|PostgreSQL 8.2.9 Documentation|
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WAL is automatically enabled; no action is required from the administrator except ensuring that the disk-space requirements for the WAL logs are met, and that any necessary tuning is done (see Section 27.3).
WAL logs are stored in the directory pg_xlog under the data directory, as a set of segment files, normally each 16 MB in size. Each segment is divided into pages, normally 8 kB each. The log record headers are described in access/xlog.h; the record content is dependent on the type of event that is being logged. Segment files are given ever-increasing numbers as names, starting at 000000010000000000000000. The numbers do not wrap, at present, but it should take a very very long time to exhaust the available stock of numbers.
It is of advantage if the log is located on another disk than the main database files. This may be achieved by moving the directory pg_xlog to another location (while the server is shut down, of course) and creating a symbolic link from the original location in the main data directory to the new location.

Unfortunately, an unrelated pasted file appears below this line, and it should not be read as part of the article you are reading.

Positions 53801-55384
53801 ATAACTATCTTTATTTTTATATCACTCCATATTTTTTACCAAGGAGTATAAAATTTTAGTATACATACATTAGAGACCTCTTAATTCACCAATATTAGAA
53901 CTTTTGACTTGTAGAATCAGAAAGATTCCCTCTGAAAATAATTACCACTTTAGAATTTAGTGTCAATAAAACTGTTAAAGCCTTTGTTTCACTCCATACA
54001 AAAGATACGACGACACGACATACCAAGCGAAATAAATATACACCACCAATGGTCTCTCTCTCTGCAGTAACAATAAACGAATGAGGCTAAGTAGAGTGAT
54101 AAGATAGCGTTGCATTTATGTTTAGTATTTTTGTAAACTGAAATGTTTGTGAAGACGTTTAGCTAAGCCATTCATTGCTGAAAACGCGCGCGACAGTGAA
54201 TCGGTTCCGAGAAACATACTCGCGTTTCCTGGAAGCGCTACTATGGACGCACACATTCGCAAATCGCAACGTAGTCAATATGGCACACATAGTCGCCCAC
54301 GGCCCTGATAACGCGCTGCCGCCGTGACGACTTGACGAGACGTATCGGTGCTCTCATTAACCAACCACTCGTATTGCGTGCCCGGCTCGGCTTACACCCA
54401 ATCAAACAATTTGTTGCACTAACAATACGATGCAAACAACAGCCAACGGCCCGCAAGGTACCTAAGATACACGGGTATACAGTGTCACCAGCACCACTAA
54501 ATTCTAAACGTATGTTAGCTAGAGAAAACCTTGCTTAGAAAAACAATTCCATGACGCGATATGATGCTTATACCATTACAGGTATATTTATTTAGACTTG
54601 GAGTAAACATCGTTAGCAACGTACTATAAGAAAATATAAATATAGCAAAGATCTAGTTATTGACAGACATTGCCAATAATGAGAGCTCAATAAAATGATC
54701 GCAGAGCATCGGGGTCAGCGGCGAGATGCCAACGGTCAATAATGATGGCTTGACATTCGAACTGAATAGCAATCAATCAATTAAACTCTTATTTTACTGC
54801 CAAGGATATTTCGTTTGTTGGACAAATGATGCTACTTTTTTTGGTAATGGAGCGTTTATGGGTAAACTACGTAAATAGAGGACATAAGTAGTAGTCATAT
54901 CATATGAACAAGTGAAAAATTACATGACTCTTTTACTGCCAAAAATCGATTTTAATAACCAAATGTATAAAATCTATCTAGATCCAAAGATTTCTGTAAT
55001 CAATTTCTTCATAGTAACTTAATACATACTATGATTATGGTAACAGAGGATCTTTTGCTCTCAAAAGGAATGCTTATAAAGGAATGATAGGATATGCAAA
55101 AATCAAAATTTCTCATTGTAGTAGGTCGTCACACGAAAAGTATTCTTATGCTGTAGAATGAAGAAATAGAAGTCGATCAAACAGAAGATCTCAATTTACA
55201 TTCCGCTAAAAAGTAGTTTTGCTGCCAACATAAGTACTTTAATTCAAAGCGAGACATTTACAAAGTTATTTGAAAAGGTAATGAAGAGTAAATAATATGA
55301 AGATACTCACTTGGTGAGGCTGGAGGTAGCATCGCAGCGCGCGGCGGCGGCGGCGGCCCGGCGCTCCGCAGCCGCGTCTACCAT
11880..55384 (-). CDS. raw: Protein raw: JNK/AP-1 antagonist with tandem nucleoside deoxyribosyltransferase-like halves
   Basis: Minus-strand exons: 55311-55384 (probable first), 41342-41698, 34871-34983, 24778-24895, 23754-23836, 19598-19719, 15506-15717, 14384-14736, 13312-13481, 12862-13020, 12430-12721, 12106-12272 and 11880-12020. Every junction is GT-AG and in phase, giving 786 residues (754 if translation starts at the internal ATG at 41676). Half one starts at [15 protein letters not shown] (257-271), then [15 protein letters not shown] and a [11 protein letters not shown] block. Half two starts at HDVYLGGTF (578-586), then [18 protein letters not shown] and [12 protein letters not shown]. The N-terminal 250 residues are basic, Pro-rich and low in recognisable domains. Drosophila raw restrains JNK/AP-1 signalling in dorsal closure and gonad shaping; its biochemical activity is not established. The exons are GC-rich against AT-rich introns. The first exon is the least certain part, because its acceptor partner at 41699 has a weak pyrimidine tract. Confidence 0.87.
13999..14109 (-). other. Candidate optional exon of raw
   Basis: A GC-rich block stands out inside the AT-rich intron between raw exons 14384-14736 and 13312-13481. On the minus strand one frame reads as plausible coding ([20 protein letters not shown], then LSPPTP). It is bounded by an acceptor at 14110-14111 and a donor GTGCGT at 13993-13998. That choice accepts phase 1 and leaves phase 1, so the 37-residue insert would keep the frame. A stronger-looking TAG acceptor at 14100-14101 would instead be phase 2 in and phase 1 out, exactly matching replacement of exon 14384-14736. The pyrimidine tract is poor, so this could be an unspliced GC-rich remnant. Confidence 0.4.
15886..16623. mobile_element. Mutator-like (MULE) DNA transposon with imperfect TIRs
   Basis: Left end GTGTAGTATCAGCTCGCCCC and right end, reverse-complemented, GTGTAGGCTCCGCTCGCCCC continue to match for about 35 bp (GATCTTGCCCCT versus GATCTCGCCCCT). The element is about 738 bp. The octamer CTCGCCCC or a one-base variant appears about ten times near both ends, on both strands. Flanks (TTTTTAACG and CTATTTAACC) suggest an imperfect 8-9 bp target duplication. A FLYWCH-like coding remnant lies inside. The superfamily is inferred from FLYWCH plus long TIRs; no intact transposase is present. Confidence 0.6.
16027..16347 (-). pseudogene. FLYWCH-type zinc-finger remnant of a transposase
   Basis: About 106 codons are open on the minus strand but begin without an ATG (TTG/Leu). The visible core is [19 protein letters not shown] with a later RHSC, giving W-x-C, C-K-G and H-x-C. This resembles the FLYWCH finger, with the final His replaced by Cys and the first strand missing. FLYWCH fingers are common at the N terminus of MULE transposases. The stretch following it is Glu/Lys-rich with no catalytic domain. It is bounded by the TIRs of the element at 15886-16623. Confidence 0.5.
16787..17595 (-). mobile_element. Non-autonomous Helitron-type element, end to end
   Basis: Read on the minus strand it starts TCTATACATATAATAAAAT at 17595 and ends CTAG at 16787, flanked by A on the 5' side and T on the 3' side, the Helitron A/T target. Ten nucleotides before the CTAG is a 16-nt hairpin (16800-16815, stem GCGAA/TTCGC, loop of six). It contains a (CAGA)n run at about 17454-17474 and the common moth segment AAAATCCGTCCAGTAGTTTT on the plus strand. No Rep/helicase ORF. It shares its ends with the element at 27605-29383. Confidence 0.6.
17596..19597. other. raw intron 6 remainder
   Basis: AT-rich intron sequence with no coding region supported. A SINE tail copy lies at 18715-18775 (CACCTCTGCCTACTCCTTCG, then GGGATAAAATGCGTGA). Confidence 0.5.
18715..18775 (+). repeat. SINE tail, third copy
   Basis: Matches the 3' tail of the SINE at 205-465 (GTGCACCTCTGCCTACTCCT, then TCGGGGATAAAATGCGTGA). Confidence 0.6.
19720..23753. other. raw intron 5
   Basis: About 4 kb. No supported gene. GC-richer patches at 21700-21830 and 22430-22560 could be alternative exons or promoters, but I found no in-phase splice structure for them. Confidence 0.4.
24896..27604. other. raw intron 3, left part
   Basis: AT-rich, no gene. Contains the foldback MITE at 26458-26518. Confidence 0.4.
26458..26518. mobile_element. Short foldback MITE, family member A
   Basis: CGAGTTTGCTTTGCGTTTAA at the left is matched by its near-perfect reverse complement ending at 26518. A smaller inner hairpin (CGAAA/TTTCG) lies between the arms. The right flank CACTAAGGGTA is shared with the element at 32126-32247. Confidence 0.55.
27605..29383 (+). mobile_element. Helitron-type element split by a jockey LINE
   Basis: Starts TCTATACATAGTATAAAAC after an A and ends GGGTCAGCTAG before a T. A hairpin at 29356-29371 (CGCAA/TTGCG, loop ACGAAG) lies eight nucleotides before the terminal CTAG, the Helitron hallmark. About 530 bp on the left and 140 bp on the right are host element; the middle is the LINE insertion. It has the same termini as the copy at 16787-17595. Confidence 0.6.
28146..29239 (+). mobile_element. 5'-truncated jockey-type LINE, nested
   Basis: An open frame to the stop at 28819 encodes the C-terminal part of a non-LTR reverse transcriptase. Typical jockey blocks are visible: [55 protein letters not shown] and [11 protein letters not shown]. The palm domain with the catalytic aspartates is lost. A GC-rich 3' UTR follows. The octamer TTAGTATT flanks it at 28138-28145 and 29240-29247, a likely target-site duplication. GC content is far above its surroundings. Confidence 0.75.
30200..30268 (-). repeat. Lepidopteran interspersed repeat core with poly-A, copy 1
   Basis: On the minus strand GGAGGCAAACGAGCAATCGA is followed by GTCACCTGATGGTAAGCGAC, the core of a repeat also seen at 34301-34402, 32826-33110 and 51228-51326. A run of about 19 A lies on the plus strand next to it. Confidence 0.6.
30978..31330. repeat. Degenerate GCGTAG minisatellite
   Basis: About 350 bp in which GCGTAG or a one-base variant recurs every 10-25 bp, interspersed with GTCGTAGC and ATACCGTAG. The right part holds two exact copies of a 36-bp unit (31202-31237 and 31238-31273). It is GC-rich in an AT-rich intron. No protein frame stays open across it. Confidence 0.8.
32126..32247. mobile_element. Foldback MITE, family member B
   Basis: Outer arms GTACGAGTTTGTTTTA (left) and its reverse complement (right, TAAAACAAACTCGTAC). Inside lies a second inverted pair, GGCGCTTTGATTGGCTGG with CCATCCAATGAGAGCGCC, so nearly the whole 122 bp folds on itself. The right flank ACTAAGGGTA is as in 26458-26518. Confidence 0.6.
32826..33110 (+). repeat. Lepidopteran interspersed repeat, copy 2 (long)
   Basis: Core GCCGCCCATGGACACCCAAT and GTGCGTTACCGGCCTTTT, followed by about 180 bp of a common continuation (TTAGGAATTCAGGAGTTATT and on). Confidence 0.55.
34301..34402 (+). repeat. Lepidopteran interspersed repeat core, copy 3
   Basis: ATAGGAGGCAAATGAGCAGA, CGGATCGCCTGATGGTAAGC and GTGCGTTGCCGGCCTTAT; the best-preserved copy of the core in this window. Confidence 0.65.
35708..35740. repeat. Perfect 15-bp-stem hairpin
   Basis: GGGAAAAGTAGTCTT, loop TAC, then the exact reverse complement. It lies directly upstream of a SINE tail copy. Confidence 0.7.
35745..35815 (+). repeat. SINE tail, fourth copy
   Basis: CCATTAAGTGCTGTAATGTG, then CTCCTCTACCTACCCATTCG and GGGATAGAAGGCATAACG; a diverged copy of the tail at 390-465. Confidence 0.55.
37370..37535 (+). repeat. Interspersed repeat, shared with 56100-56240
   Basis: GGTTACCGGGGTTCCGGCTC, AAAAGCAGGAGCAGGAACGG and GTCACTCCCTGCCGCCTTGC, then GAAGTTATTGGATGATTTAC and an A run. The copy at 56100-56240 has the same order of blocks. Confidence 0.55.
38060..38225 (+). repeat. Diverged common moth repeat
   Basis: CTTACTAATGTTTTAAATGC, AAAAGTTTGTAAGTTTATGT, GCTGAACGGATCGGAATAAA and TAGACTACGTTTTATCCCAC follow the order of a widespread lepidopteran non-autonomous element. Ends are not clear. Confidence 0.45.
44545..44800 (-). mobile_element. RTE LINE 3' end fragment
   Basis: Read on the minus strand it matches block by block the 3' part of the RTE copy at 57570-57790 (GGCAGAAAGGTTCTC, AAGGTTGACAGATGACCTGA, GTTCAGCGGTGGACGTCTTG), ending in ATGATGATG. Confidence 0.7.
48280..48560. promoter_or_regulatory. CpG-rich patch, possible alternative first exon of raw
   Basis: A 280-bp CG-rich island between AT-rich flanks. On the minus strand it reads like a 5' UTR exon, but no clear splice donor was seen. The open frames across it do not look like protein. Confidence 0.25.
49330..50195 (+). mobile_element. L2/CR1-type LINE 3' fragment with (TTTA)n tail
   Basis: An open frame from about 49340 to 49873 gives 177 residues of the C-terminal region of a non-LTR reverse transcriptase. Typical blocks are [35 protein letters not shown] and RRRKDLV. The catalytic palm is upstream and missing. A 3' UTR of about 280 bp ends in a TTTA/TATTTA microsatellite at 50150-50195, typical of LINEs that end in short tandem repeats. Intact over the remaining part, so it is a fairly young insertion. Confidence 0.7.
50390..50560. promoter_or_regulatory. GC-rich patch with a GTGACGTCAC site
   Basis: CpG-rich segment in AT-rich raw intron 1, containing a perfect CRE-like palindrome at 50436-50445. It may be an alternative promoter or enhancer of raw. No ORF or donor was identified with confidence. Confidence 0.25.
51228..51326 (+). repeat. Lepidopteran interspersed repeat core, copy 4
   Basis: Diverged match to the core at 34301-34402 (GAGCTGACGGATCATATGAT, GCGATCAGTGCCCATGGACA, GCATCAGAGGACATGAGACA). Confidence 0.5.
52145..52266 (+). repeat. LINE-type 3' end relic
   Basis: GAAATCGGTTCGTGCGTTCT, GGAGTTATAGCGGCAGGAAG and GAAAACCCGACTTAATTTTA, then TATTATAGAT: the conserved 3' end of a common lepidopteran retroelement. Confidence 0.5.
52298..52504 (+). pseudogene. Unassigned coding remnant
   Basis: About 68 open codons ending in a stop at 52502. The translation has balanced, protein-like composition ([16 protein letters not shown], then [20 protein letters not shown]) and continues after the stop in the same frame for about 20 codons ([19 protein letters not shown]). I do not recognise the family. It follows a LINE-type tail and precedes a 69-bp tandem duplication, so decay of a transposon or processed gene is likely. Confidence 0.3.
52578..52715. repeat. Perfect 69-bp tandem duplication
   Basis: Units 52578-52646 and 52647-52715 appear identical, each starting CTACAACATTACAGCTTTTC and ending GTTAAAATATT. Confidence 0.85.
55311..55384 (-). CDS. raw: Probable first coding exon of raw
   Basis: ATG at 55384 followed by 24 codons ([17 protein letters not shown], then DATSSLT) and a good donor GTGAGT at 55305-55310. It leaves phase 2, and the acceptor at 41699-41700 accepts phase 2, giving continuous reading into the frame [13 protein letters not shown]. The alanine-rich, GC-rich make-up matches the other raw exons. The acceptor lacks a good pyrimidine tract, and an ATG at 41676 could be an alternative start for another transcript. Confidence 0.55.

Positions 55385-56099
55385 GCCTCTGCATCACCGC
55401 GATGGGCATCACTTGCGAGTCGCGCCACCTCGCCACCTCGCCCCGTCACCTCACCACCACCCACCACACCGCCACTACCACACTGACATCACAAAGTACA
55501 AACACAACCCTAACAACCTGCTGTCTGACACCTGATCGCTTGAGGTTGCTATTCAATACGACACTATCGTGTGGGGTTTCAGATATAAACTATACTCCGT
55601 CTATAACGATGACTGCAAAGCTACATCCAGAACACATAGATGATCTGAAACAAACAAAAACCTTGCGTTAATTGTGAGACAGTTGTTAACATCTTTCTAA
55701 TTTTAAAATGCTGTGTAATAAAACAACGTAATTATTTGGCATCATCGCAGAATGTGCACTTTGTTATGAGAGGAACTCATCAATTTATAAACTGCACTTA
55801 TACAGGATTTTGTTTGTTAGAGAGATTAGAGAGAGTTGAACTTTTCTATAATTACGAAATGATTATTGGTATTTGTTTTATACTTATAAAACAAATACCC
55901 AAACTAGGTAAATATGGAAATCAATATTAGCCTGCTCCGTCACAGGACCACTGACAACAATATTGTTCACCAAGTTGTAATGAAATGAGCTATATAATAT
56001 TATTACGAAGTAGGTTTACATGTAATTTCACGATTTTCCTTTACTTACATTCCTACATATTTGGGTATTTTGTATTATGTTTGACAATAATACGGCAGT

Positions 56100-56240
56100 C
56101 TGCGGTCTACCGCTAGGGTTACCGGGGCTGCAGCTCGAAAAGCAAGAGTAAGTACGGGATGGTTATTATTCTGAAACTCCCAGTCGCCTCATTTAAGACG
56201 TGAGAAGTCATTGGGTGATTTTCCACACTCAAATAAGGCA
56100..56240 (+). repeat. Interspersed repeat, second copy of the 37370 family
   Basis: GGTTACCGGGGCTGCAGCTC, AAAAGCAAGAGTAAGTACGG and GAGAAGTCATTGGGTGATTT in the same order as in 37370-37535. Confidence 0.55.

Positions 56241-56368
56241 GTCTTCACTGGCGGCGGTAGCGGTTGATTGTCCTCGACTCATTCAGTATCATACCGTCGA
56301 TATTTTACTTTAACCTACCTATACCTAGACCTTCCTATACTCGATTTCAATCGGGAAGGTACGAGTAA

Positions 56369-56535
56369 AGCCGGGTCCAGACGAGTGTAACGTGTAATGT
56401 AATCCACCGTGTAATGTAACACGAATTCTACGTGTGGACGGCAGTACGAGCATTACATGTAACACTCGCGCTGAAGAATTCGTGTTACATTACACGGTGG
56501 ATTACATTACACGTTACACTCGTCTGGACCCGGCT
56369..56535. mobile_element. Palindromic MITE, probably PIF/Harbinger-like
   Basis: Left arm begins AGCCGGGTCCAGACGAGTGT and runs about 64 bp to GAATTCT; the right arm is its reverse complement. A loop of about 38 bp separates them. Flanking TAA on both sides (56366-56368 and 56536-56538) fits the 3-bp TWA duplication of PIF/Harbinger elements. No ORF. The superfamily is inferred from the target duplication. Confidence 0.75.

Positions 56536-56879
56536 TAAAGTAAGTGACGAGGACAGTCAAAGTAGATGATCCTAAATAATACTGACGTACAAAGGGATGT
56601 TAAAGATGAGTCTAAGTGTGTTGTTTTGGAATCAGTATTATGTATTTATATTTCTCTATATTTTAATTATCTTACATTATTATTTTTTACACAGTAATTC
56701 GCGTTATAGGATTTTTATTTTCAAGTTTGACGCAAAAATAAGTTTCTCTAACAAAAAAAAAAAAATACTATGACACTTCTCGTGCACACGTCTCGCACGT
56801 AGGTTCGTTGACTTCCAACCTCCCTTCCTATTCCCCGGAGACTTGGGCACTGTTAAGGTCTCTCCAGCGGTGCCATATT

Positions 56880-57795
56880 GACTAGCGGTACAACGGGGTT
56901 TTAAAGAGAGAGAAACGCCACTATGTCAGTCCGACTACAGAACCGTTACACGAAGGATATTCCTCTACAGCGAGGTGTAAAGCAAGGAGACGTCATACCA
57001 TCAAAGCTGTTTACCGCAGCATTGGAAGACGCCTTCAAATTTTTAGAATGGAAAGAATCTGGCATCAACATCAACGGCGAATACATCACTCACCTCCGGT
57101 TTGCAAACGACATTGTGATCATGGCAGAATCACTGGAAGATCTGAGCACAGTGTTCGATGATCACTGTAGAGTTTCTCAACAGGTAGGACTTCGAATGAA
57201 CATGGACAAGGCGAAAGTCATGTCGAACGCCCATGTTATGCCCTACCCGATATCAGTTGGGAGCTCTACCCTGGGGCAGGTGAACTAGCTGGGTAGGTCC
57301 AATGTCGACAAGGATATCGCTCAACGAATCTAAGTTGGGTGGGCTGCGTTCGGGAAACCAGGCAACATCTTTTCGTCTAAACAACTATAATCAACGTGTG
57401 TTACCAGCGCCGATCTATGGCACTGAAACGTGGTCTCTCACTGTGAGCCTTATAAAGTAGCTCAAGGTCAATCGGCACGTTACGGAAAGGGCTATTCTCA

The aim of WAL, to ensure that the log is written before database records are altered, may be subverted by disk drives that falsely report a successful write to the kernel, when in fact they have only cached the data and not yet stored it on the disk. A power failure in such a situation may still lead to irrecoverable data corruption. Administrators should try to ensure that disks holding PostgreSQL's WAL log files do not make such false reports.
After a checkpoint has been made and the log flushed, the checkpoint's position is saved in the file pg_control. Therefore, when recovery is to be done, the server first reads pg_control and then the checkpoint record; then it performs the REDO operation by scanning forward from the log position indicated in the checkpoint record. Because the entire content of data pages is saved in the log on the first page modification after a checkpoint, all pages changed since the checkpoint will be restored to a consistent state.
To deal with the case where pg_control is corrupted, we should support the possibility of scanning existing log segments in reverse order — newest to oldest — in order to find the latest checkpoint. This has not been implemented yet. pg_control is small enough (less than one disk page) that it is not subject to partial-write problems, and as of this writing there have been no reports of database failures due solely to inability to read pg_control itself. So while it is theoretically a weak spot, pg_control does not seem to be a problem in practice.